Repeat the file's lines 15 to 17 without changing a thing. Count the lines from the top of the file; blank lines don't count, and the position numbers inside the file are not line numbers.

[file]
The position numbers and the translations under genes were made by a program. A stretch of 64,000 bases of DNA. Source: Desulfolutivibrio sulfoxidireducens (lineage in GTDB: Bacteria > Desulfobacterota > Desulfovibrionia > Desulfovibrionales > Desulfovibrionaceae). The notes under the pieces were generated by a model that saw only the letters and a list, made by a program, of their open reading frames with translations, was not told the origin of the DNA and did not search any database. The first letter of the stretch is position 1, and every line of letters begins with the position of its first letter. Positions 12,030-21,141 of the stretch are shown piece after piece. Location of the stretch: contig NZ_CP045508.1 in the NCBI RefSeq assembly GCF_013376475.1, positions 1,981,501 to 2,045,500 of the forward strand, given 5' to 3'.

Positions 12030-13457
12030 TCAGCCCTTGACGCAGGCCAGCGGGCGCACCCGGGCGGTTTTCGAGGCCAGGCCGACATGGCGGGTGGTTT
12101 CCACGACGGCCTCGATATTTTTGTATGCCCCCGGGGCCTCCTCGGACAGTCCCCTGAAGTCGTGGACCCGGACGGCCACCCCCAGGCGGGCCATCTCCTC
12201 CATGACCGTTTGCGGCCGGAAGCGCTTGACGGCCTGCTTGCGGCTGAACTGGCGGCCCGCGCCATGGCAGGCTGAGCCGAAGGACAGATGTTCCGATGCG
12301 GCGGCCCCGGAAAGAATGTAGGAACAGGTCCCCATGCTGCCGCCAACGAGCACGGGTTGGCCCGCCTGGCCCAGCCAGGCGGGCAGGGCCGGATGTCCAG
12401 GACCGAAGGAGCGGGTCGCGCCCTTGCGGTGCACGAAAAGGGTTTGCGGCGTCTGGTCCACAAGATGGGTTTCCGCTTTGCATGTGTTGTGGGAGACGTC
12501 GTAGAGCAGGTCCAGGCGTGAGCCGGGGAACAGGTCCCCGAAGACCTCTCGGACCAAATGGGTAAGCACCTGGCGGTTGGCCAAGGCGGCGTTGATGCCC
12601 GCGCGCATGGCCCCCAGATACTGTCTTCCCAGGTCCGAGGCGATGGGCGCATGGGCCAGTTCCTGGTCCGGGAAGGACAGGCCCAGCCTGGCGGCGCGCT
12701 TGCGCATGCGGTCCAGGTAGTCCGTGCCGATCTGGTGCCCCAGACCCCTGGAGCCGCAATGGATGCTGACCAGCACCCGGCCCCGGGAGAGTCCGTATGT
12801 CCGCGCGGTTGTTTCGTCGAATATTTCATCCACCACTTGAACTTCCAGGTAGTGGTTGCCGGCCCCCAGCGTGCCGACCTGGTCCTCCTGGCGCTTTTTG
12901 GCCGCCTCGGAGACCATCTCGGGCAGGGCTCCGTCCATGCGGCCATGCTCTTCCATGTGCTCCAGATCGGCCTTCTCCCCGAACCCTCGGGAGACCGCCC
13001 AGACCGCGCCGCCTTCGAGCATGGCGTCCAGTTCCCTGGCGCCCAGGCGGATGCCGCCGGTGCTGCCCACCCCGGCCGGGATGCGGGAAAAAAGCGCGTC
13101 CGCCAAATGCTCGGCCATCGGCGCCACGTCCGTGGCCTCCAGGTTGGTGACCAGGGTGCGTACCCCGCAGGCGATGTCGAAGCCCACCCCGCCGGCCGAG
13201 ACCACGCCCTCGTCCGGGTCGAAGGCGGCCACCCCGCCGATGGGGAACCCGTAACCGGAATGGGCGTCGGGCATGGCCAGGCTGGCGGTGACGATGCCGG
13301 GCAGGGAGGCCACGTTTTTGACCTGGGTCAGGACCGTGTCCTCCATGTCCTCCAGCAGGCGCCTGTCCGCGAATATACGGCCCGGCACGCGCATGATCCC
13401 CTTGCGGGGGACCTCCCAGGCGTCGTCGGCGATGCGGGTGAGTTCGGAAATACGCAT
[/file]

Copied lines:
13201 ACCACGCCCTCGTCCGGGTCGAAGGCGGCCACCCCGCCGATGGGGAACCCGTAACCGGAATGGGCGTCGGGCATGGCCAGGCTGGCGGTGACGATGCCGG
13301 GCAGGGAGGCCACGTTTTTGACCTGGGTCAGGACCGTGTCCTCCATGTCCTCCAGCAGGCGCCTGTCCGCGAATATACGGCCCGGCACGCGCATGATCCC
13401 CTTGCGGGGGACCTCCCAGGCGTCGTCGGCGATGCGGGTGAGTTCGGAAATACGCAT